If it was intentionally left out, so they didn’t have to deal with the cost of flying him/her home to the US, what does that say about them? How does a HUMAN BEING make a conscious decision to just abandon a trusting, loyal dog? Or their cats (so many are just left in the buildings, or in the stairwells, or just kicked out into the cold completely) and even rabbits? German animal shelters are no-kill shelters. Surely they could have tried taking the dog to one? The Germans won’t refuse any animals if they have space. If they are full, they suggest somewhere else. They _love_ their animals and they are RESPONSIBLE for them through their whole lives. There’s a sad lacking of that in the military community. Everything seems to be disposable. And that’s very sad, to me.

Once again, it’s not all of them – but it’s a scarily large number and it breaks my heart. It gives the good military people (and that’s 90%, seriously) such a bad reputation and it makes things difficult for them to do any good.

Ok. Rant over.

I just needed to get that off my chest.

My thanks to all my friends (foreign and “domestic”) who love and care for their animals – AND other people’s animals – and are trying to do the right thing, always.

I hope we can catch this poor bedraggled pooch before it’s too late.

Guest Post – Ways Veterans Can Stay Healthy

I was not aware of it, but apparently I actually do have an “audience” out there on the internet. I became aware of this a few days ago when a lovely lady called Emily mailed me and asked if she could do a guest spot on my blog as she had some tips for staying healthy, for military veterans – PTSD and TBI help included.

Of course, I am more than willing to share – and if she gets a good response (from my enormous audience *cough*) I am sure there would be more guest posts in the future from her.

This is her little “blurb” that she sent me when I (finally – yes, it took me a while) responded to her email:

My name is Emily Walsh and I am the Community Outreach Blogger for the Mesothelioma Cancer Alliance. I happened to come across your blog and wanted to let you know that I really enjoy reading it. I currently write for the MCA on many different topics that relate to veteran and military health, including some of the lesser-known health risks, and would love to write a post for your blog.

While the health risks of being in the military can be frightening, there are effective ways to deal with all of the problems that may arise from time in the service. I truly believe this information is of great value to those active or retired, and especially their loved ones. I am confident my article would be a good addition and important message for your audience.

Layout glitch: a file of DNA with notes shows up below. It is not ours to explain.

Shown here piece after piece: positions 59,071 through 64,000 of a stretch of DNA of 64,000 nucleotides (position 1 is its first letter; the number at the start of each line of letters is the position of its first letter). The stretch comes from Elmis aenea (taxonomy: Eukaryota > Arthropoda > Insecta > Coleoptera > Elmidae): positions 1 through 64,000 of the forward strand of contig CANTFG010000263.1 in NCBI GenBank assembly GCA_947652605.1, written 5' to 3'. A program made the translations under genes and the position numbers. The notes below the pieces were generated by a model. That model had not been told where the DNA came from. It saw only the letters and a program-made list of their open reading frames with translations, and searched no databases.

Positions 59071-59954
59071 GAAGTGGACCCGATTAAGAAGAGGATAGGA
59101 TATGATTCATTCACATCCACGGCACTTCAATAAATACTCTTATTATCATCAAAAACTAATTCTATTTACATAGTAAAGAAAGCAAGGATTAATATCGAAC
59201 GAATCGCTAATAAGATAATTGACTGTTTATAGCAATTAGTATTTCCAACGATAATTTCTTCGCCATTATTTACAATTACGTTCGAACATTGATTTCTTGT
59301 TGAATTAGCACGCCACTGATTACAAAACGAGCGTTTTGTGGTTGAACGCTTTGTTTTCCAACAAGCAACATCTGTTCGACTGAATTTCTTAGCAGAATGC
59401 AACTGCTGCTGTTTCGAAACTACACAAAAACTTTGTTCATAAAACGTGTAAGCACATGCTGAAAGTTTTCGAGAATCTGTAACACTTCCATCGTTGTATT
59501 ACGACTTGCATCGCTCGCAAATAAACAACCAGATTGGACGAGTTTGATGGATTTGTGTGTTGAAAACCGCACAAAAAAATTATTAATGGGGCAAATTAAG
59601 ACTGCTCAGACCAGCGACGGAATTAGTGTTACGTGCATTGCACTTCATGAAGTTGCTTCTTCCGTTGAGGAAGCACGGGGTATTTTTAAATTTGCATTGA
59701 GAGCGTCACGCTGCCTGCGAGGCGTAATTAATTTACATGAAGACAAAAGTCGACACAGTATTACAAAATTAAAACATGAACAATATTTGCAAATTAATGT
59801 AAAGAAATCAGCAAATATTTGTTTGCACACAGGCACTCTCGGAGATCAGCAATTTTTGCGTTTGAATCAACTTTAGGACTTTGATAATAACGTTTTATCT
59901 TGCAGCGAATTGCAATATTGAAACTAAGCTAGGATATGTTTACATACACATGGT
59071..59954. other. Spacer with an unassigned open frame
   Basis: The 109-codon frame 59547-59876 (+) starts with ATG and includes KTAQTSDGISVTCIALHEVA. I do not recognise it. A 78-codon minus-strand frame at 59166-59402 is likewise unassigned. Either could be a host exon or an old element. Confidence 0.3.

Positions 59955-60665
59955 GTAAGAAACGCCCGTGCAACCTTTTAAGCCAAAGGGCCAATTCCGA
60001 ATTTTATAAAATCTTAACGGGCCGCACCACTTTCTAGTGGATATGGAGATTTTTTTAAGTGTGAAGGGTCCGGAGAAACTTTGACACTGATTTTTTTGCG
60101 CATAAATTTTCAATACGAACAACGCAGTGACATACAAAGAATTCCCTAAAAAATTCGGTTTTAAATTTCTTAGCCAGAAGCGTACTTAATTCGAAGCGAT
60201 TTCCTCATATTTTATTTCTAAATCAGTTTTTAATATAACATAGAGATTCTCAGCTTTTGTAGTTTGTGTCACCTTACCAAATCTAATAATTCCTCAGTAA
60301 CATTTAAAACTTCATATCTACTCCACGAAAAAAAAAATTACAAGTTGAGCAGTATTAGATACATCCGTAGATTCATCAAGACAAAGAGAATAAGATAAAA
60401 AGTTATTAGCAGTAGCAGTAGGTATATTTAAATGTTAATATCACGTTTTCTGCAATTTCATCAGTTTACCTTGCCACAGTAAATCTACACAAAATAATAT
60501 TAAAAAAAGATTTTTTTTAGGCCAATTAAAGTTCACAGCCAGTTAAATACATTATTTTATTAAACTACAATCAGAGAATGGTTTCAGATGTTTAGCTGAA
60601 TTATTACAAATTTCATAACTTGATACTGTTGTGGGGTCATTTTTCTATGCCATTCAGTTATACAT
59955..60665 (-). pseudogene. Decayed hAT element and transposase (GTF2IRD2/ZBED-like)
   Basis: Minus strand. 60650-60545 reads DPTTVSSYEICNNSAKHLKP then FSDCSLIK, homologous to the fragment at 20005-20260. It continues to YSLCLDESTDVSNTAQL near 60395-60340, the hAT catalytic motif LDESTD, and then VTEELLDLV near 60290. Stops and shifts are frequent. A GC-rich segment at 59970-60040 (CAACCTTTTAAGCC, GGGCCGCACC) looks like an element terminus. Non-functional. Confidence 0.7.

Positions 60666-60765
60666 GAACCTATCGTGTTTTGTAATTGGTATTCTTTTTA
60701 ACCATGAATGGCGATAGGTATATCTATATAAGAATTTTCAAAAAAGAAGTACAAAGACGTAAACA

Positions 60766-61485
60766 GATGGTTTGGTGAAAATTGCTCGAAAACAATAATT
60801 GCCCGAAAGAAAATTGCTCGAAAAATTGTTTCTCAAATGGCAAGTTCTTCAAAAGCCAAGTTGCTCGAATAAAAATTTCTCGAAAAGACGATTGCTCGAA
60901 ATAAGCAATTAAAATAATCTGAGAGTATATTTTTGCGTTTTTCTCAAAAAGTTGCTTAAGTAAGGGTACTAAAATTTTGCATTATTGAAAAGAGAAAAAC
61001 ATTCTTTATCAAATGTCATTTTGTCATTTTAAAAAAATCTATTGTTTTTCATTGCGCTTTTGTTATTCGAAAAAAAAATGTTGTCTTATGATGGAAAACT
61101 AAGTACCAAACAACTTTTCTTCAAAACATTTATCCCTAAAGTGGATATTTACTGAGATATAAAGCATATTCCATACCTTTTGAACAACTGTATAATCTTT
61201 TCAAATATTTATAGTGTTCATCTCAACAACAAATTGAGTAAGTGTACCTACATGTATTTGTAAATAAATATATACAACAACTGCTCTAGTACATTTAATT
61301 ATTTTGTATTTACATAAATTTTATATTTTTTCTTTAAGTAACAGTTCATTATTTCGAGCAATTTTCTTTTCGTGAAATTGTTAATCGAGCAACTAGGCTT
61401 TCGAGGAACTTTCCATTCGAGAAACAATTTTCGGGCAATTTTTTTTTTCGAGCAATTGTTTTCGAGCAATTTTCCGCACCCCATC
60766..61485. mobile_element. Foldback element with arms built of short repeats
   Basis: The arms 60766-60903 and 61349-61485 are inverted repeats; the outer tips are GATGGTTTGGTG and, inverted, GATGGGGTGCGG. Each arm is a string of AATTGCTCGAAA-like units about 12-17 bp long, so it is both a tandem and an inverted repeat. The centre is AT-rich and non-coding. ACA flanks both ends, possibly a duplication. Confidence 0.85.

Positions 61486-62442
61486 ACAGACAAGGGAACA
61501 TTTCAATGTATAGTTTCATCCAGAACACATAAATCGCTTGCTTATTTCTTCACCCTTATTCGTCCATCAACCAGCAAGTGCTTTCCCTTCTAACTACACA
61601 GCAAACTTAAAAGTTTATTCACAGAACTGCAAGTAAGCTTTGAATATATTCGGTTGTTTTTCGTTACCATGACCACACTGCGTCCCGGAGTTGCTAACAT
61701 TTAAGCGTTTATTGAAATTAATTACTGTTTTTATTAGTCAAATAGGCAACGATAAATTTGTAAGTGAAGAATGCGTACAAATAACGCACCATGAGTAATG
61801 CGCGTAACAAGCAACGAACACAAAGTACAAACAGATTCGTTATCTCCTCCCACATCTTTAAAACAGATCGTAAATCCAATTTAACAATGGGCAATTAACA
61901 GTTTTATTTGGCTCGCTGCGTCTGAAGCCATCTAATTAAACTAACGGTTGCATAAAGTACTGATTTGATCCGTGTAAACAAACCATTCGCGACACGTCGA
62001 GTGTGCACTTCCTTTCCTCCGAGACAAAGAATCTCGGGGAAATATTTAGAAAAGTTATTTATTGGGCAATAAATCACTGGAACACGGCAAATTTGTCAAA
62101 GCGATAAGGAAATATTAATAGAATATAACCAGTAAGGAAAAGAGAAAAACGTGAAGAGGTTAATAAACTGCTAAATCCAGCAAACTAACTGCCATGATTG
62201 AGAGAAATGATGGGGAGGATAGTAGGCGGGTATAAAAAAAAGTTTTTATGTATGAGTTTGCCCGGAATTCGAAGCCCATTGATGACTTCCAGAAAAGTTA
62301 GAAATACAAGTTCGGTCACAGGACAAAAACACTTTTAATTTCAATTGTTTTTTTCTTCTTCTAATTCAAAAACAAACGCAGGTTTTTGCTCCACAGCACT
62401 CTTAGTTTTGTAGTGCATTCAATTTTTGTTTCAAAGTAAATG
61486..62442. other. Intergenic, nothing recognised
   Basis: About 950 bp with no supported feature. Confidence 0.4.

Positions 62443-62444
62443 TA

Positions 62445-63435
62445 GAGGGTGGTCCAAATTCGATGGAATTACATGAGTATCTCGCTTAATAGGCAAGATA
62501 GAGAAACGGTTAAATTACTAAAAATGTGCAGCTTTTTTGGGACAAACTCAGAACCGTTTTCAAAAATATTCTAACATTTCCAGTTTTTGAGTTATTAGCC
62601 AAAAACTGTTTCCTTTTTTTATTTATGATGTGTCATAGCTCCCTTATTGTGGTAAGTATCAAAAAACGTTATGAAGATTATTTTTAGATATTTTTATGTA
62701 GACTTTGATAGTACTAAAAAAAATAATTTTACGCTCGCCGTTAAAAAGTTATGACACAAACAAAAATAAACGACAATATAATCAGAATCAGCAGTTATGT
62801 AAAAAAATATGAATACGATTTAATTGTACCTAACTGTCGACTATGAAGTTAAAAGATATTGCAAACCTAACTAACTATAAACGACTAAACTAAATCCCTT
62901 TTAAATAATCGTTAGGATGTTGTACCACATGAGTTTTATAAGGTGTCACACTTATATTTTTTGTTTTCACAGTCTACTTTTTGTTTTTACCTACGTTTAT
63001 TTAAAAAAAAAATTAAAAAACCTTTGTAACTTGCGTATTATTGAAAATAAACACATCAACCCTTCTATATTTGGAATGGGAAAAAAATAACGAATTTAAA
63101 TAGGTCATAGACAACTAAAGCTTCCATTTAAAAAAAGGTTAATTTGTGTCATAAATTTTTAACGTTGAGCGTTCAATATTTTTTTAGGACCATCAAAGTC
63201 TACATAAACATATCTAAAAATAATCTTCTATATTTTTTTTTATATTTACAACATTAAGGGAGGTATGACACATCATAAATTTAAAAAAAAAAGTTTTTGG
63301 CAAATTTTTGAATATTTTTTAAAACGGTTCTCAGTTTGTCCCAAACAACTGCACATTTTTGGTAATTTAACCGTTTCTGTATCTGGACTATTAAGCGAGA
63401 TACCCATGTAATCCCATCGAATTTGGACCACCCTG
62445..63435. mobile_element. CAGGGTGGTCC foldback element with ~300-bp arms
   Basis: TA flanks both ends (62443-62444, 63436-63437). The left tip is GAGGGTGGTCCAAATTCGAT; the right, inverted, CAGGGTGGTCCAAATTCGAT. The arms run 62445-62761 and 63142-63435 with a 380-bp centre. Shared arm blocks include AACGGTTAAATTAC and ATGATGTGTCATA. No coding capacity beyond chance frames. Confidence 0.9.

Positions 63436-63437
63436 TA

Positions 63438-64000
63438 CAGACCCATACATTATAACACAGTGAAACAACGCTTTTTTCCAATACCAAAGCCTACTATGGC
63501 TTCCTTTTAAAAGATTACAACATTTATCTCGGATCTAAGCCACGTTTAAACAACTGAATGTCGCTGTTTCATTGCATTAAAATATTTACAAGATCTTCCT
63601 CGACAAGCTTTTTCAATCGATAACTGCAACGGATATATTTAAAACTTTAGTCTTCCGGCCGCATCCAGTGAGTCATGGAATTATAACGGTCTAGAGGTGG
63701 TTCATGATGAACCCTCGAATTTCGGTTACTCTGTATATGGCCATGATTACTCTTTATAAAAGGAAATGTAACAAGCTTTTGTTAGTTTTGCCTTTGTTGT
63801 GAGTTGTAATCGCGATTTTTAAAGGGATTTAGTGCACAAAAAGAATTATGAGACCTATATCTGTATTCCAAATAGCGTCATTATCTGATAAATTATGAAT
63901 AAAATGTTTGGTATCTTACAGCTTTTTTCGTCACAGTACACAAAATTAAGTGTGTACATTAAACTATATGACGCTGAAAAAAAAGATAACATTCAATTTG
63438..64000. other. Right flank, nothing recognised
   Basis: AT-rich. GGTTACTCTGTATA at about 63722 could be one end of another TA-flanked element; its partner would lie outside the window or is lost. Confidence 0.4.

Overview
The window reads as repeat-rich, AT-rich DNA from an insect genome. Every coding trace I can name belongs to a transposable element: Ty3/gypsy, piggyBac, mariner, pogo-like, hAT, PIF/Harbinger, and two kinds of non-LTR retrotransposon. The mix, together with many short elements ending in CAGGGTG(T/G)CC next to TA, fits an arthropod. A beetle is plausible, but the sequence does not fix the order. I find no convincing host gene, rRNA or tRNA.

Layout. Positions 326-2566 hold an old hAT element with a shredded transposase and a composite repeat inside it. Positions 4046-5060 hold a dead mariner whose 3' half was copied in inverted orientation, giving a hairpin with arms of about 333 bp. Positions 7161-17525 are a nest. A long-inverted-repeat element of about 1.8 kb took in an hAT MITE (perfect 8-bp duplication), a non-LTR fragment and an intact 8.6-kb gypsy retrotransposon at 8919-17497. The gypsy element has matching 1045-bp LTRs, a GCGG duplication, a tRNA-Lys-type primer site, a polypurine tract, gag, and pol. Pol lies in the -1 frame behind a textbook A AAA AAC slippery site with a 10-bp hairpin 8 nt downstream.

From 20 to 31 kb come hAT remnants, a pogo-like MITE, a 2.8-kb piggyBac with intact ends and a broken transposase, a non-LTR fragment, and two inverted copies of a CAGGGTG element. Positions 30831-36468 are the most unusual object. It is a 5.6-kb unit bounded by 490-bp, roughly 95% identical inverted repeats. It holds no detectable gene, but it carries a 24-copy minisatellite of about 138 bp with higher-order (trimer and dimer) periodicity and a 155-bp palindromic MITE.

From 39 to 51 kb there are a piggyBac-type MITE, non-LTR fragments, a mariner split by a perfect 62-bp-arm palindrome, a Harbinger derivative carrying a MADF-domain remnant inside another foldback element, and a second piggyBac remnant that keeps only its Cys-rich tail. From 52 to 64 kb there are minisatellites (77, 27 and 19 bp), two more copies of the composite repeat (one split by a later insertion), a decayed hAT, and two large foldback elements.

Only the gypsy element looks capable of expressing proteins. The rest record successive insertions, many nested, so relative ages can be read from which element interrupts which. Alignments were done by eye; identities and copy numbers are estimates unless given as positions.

This is her small article:

Ways Veterans Can Stay Healthy

Veterans served their countries for many years and deserve to be honored for their
efforts. Unfortunately, some of them can encounter a number of health problems
after they get done with their service including mesothelioma, traumatic brain
injuries, post-traumatic stress disorder and gunshot wounds. It is very important for
veterans to do everything they can to stay healthy. If you are a veteran, here are
some of the ways you can maintain good health.

Eat Healthy
As a veteran, it is important to eat a healthy diet to keep your immune system
healthy. Make sure to fill your diet with fruits, vegetables, lean meats and whole
grains. Try to limit your intake of greasy and processed foods because they offer
very little nutritional value. If you decide to eat something fattening or unhealthy, try
to at least limit your portion size.

Visit Your Doctor Regularly
It is extremely important to visit your doctor regularly. A doctor will give you a full
examination and find out if you have any underlying health issues. If your doctor is
able to detect a health problem early, it will be much easier for him to treat it. Try to
visit your doctor at least every six months and be sure to tell him if you are
experiencing any health problems.

Exercise on a Regular Basis
Exercising regularly will not just keep your weight down; it will also boost your
immune system and make you stronger. Try to exercise at least four to five days a
week for 30 minutes. Do activities you enjoy like running, biking, swimming or
dancing. Consider working out with a friend or family member so that you avoid
getting bored. If you do not like working out outside, consider getting a gym
membership. Health clubs have great exercise equipment that can help keep you in
shape.

Although you can’t ever be sure if you will have health problems, following these tips
can help you stay healthier. If you exercise, eat healthy and visit your doctor
regularly, you will be much more likely to stay healthy and avoid getting diseases
that affect veterans.